24 Mar 2022
24 Mar 2022
Status: this preprint is currently under review for the journal ACP.

Attribution of surface ozone to NOx and VOC sources during two different high ozone events

Aurelia Lupaşcu1, Noelia Otero1,a, Andrea Minkos2, and Tim Butler1,3 Aurelia Lupaşcu et al.
  • 1Institute for Advanced Sustainability Studies (IASS), Potsdam, 14467, Germany
  • 2German Environment Agency, 06844 Dessau-Roßlau, Germany
  • 3Freie Universität Berlin, Institut für Meteorologie, Berlin, Germany
  • anow at: Oeschger Centre for Climate Change Research (OCCR), Bern, Switzerland

Abstract. Increased tropospheric ozone (O3) and high temperatures affect human health during heat waves. Here, we perform a source attribution that considers separately the formation of German surface ozone from emitted NOx and VOC precursors during two peak ozone events that took place in 2015 and 2018 which were associated with elevated temperatures. Results showed that the peak ozone concentrations can be primarily attributed to nearby emissions of anthropogenic NOx (from Germany and immediately neighboring countries) and biogenic VOC. Outside of these high ozone episodes, baseline ozone concentrations are attributed primarily to long-range transport, with ozone due to remote anthropogenic NOx emissions and methane oxidation adding to the tropospheric ozone background. We show that a significant contribution to modeled O3 coming from German NOx or VOC emissions occurs mostly in southern Germany, emphasizing that the production of ozone depends on the local interplay among NOx and VOC precursors. Shipping activities in the Baltic and North Seas have a large impact on ozone predicted in coastal areas, yet a small amount of ozone from these sources can also be seen far inland, showing the importance of transported ozone on pollution levels. We have also shown that changes in circulation patterns during the peak O3 episodes observed in Germany during the 2015 and 2018 heatwaves can affect the contribution of different NOX emission sources to total O3, thus the possible influence of multiple upwind source regions should be accounted for when mitigation strategies are designed. Our study also highlights the good correlation between ozone coming from German biogenic VOC emissions and total ozone, although the diurnal variation in the ozone coming from biogenic sources is not dominated by the diurnal variation in biogenic emissions, and the peaks of ozone from biogenic sources are disconnected from local emission peaks. This suggests that the formation of O3 from local German biogenic VOC emissions is not the sole factor that influences the ozone formation and other meteorological and chemical processes affect the diel variation of ozone having a biogenic origin. Overall, this study helps to understand the importance of a source attribution method to understand the sources of O3 in Germany and can be a useful tool that will help to design effective mitigation strategies.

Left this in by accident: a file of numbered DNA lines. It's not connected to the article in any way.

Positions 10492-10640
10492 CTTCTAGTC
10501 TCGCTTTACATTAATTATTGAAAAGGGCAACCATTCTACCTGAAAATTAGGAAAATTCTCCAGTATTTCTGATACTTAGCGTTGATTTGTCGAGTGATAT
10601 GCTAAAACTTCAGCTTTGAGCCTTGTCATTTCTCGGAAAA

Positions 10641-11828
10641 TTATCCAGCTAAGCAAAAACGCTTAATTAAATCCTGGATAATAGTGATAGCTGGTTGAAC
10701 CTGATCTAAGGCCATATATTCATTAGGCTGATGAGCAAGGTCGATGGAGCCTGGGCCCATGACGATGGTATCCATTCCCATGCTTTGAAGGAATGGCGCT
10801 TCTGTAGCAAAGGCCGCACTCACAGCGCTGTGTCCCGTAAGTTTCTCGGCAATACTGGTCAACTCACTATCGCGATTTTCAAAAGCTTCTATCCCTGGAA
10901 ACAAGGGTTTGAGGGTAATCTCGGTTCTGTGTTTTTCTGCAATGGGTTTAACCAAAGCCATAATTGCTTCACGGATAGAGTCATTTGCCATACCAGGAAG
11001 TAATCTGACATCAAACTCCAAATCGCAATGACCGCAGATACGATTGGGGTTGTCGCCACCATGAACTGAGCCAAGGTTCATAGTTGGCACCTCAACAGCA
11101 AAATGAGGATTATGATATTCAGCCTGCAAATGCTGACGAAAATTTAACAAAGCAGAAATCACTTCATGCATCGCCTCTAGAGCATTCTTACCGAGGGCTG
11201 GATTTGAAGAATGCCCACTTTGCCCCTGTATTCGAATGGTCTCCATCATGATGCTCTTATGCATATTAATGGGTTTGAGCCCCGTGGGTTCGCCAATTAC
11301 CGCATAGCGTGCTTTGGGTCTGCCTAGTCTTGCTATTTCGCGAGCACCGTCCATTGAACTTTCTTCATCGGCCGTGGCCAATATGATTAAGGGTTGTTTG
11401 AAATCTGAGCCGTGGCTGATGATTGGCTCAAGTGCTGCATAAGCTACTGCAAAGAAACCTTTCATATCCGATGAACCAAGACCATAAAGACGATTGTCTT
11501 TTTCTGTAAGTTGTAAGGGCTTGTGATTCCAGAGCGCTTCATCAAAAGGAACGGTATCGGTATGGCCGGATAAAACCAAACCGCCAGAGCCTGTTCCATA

Aurelia Lupaşcu et al.

Status: final response (author comments only)

Comment types: AC – author | RC – referee | CC – community | EC – editor | CEC – chief editor | : Report abuse
  • RC1: 'Comment on acp-2022-189', Anonymous Referee #1, 21 Apr 2022
  • RC2: 'Comment on acp-2022-189', Anonymous Referee #2, 26 May 2022

Aurelia Lupaşcu et al.

Aurelia Lupaşcu et al.


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Short summary
Ground-level ozone is an important air pollutant that affects human health, ecosystems, and climate. Ozone is not emitted directly, but rather formed in the atmosphere through chemical reactions involving two distinct precursors. Our results provide detailed information about the origin of ozone in Germany during two peak ozone events that took place in 2015 and 2018, thus improving our understanding of ground-level ozone.